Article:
Picknick Shooting with myself as well as the model Faithame, photographed by Shell Eide and with Majailic.artistry as make-up-Artist and the dresses by Karolinesk.

What is the place of a contract in TfP?

It is already explained in the other article about TfPs (from photographer perspective). I will only repeat that it is really important to be protected with a contract.

What is usually written in a decent TfP contract

Here is the top 3 of the points that I expect myself to see in a TfP contract:

  • The shooting is for free for both sides (and according to the german law, it should be written in letters and with the number form: “0 euro”).
  • Both sides agree not to sully the other’s image. For example, to avoid using photos for pornography websites.
  • Both parts can use the output but not for commercial use. This point depends, sometimes it can change but just be sure that you previously agreed to what is written. If you want to use it on your social media, it should be written on the contract (in exchange for tagging the photographer of course).

The shooting period

Calming portrait made by Shell Eide.

The shootingsessioncan be stressful but do not worry. 
Here are a few tips on what to keep in mind.

  • Try arriving on time. A hard one sometimes but, still, try. And if you’re late, be open with the photographer so she/he knows how long you will take and answer or prepare accordingly.
  • Do not cancel at the last minute unless you have A HUGE excuse. 
  • Do not forget your clothes, the makeup and hair you both planned for the shooting! 😉 
  • Stay professional, the photographer is usually not your friend and you should keep this in mind, as she/he should do as well. 
  • Keep the limits that you said previously to the photographer.

Even if you said yes for a boudoir session – a session usually under-dressed and more “sensual” or at least “natural” – you can still put limits and say no during the session. You should keep in mind that it is a work of 2 persons for “free“. If 1 person is not feeling comfortable enough, it is not worth it.

You got all that? Great! Now pose!

In a TfP shooting, you can of course propose your own poses but also ask for the photographer to guide you. It is sometimes a bit hard to know how one looks in the photos because one does not have a mirror to check if everything is alright. Therefore, you can also ask from time to time to check the latest photos on the camera, to see if you have not been showing your double chin the whole time! 😉  

Enjoy the feeling and the atmosphere, free yourself and go! You are amazing and you can do this! Posing with various photographers, even amateur-photographers, is a rich experience that helps you to be more sure about yourself, to be more conscious about how your own body behaves and also to find ideas of new poses. It shows you as well plenty of ways of working, some of them you will not like, some of them you will LOVE. Personally, when I feel completely free with a photographer, I can act so much! I can act like I am desperate, like I am the strongest, the happiest woman on earth or like I am fragile. A real drama! I do not even see time flying. And I do not think about my body anymore, being too concentrated by the story I play in my head.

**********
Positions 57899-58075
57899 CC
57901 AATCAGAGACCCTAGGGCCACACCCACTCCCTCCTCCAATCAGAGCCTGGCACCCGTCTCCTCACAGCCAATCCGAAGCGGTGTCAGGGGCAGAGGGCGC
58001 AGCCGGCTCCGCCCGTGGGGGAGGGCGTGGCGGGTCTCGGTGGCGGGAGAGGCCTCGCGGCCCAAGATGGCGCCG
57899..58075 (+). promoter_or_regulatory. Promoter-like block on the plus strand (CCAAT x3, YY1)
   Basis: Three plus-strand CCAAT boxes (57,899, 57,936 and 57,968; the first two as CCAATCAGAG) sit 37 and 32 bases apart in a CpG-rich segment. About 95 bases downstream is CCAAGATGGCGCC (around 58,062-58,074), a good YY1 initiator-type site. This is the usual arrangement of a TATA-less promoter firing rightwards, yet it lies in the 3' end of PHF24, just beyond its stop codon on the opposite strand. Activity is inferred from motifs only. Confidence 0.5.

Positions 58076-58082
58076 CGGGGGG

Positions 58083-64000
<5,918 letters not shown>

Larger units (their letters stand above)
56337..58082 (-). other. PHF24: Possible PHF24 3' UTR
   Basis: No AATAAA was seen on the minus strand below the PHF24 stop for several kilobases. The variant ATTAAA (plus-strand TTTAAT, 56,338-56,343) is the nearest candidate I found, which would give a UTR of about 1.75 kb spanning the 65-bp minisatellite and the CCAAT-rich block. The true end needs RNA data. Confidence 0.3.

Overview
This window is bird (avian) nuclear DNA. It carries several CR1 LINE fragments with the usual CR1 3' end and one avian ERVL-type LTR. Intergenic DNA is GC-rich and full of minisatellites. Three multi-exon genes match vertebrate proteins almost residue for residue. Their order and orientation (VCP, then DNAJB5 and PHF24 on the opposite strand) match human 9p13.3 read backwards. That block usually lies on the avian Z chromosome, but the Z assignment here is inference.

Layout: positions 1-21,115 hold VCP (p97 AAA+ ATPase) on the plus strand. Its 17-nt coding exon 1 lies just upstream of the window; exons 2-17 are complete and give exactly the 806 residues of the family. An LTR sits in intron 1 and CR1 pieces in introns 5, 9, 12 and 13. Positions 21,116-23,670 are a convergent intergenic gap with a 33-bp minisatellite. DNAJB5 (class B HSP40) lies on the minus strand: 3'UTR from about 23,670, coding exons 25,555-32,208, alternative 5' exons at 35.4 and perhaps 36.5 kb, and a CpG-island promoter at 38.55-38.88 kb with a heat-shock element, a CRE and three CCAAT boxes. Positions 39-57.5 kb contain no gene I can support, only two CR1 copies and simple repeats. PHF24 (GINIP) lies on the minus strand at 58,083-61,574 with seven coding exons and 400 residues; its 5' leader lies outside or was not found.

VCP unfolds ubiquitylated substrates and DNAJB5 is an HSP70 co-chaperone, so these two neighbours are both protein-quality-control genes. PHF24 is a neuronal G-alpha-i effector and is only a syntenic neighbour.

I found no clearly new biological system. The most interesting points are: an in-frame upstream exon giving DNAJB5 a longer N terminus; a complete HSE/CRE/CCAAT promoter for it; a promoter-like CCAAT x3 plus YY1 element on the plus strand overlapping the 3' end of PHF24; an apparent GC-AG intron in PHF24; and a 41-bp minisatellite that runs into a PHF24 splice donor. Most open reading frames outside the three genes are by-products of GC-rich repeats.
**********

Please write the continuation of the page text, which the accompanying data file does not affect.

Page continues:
Little tip: if you want to show a specific emotion, try remembering a past event where you felt that way and repeat it in your head. 😉

I met plenty of talented and passioned photographers doing TfPs. I even became friends with some of them. Understanding their perspective and their drive has really inspired me.

Together with Anne Letournel and a dress from Laura Schivo.

Photo selection from the model

The session went well, the photographer preselected and preedited some photos, now you need to select the final ones: I personally hate this step! 🙂 I do not like choosing, so it is a true and usually painful exercise for me. My advice: go in 2 rounds. First round you do a rough selection. Then wait some time and after this, come back and do a second round where you try to take only the finest. Personally, when it is too hard, I ask for some friend’s advice. 

It is also a good time to check what poses fit you the best and which ones do not do you favor. Everybody can be photogenic, but not everybody will be photogenic with the same poses. And do not forget that the pictures are not (entirely) retouched yet!

And after? What can or can’t you do?

You sent your selection and received the last retouched pictures! Awesome! What’s next? 

It is now time to thank the photographer and use the photos in your portfolio and in your social media! 
Building your portfolio, keep in mind that you should only show photos that are representing what you want to do in the future. If you are not interested in boudoir or nude photography, do not show nude photography of you in your portfolio. If you still do, then specify why this particular one is a nude one.

Little thing I wish I knew before starting TfPs: if you have done a TfP and agreed on 10 pictures, and if the photographer finally retouches and uses 15 for her/his portfolio, she/he normally should give you the 15. Therefore, unless it is said otherwise in the contract, do not forget to remind it. If the contract says 10 and the photographer uses 15 and does not want to give you the 15, then she/he should reduce the amount of used-photos to the ones she/he sent you.


Being a model is a positive and exciting experience! It helps you to learn how to love yourself and your body! Doing this, you also learn how to show yourself in the best light and with the best angles! And it is even a better experience if you are aware of all the aspects and choose to live it fully with the advantages and drawbacks! If you found that interesting or helpful, be sure to follow me on Instagram for more updates and my most recent works.

Prev TfP from a photographer perspective